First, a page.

Researchers develop technique to exploit geothermal energy in a sustainable manner

Krafla geothermal power station
Krafla geothermal power station in Iceland (Credits - Wikimedia Commons)

The way we fuel our power production has been significantly changed by the demand to limit emissions and ascent of renewables, from wind to solar to biomass. Those technologies are the world’s most appealing, energizing and emerging technologies which aim at producing energy. However, there is a massive, permanent and unused energy resource which is existing literally under our noses. We are referring to geothermal energy. Generation of geothermal energy is possible through the devices to make use of heat inside the Earth’s crust.
Researchers from Tokyo Tech have made major progress in understanding and advancement of sensitized thermal cells (STCs) which is a type of battery that can produce electric power at 100-degree Celsius or less. The study has been published in the Journal of Materials Chemistry A.
Before this, they have proposed the use of STCs as a new method for converting heat directly into electric power using dye-sensitized solar cells. They likewise replaced the dye with a semiconductor to enable the system to work using heat rather than light.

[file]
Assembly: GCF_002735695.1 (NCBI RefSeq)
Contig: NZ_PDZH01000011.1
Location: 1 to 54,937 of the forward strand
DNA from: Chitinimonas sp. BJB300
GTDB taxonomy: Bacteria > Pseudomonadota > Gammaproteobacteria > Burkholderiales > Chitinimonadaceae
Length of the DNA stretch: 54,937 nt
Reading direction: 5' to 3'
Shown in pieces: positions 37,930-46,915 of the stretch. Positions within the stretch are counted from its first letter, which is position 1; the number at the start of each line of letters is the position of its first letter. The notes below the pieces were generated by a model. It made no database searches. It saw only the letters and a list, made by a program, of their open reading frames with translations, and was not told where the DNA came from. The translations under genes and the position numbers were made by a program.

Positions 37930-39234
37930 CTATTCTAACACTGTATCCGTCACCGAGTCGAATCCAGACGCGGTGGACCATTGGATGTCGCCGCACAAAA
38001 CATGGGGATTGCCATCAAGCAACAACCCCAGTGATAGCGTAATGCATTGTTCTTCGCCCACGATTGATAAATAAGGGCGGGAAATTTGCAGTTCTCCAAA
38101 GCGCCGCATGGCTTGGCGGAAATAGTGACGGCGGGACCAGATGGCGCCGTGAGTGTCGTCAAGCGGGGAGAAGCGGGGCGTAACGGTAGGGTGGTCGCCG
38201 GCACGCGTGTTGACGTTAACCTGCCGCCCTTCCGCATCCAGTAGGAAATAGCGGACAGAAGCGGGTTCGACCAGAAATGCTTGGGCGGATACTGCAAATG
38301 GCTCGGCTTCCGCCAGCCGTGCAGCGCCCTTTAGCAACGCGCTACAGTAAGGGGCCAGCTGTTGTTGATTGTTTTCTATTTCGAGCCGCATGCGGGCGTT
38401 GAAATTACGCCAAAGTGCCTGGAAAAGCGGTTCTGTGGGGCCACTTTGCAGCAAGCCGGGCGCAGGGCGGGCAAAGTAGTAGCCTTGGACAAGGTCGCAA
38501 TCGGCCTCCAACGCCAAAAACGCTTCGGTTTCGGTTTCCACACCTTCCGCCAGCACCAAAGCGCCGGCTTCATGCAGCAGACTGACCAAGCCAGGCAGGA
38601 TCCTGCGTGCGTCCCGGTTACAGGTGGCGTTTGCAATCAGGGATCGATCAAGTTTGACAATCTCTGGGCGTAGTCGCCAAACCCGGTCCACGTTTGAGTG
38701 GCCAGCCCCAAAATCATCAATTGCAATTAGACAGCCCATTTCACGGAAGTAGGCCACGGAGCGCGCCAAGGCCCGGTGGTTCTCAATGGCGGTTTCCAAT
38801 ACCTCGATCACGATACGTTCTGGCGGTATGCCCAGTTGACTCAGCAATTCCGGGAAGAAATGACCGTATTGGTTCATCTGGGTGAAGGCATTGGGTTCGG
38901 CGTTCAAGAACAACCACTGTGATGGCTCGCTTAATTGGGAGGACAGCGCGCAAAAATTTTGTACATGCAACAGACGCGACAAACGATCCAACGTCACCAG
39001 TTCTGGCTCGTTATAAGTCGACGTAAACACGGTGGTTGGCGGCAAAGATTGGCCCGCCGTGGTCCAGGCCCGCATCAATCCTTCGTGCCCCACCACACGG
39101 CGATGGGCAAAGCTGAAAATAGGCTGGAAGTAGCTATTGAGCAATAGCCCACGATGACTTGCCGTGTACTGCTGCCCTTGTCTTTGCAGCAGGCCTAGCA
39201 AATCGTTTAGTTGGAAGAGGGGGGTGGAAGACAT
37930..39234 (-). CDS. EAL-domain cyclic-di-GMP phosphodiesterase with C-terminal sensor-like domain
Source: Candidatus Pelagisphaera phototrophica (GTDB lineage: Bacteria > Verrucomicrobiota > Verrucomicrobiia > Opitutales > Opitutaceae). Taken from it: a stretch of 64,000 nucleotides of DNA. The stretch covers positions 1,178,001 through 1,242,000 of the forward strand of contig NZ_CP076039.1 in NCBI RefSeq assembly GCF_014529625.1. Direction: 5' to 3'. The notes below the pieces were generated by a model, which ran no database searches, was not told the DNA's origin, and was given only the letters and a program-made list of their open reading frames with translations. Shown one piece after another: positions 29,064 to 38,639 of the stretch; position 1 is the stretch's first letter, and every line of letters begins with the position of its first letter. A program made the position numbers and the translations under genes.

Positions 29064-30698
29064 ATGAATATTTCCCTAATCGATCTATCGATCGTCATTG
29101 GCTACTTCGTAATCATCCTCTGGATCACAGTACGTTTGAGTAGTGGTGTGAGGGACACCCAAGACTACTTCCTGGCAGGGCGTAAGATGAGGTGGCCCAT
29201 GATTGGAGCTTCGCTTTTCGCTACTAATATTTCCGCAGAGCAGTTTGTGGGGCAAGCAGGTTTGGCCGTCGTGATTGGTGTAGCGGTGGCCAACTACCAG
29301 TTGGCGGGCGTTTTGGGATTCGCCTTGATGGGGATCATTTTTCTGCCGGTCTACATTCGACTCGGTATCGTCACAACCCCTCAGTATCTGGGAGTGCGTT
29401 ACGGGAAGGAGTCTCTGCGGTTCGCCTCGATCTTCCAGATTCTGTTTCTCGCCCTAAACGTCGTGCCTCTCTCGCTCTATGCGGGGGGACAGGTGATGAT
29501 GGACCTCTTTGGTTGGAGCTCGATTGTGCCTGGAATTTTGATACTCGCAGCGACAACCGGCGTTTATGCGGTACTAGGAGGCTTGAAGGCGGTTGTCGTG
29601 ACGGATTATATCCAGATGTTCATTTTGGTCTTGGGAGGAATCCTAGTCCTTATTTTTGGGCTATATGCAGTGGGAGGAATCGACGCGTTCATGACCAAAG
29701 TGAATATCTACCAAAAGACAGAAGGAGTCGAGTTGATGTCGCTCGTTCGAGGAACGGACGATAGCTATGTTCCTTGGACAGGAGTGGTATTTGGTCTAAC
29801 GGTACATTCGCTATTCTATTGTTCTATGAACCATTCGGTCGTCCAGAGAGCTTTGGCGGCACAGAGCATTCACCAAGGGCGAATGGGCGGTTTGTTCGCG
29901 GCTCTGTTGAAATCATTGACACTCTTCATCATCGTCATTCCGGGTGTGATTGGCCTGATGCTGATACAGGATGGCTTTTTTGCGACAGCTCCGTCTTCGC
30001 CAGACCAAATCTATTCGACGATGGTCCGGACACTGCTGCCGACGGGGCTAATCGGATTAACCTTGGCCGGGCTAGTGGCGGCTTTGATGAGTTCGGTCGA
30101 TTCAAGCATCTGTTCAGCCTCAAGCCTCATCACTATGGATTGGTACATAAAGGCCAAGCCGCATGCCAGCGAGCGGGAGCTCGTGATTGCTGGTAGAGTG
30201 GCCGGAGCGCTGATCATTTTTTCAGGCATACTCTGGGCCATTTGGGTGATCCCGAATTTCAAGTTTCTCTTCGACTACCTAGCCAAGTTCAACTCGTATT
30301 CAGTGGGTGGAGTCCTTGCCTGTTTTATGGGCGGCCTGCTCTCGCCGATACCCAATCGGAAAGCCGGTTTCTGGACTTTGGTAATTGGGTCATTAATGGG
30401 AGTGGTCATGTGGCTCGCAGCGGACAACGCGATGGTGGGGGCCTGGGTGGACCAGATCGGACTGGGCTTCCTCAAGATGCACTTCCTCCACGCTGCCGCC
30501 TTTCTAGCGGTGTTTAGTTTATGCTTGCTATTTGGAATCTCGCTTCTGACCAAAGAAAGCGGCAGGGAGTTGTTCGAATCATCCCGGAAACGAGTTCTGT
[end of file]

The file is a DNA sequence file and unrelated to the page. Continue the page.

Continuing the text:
In the new cell, an electron transport layer (ETM), a semiconductor layer (germanium), and a solid electrolyte layer (copper ions) are sandwiched between the electrodes of the battery where electrons get thermally excited while going from a low-energy state to a high-energy state in the semiconductor and finally shifting naturally to the ETM.
Oxidation and reduction reaction involving copper ions take place at the interconnection of both electrolytes while electrons travel from the electrode through an external circuit, pass through the counter electrode, and then reach the electrolyte. This completes an electric circuit shifting low-energy electrons to the semiconductor layer. Scientists during the experiment found out that after a certain time, the electricity stopped flowing instead of working as a perpetual machine. This is due to the completion of redox reactions at the electrolyte end owing to the shifting of different types of copper ions.

Existence of heat simply opens up the external circuit for a short time reverting the situation. Dr Sachiko Matsushita, study leader said that heat which is considered as low-grade energy, would become a great renewable energy source with such design. Scientists are excited about the model as it is nature-friendly and has the possibility to solve the global energy crisis.
Moreover, he added that there is no fear of costly oil, radiation or instability of power generation when done with the help of sun or wind. The goal of future research will be the enhancement of battery with the belief of solving mankind energy needs without harming the earth.
Journal Reference: Journal of Materials Chemistry A


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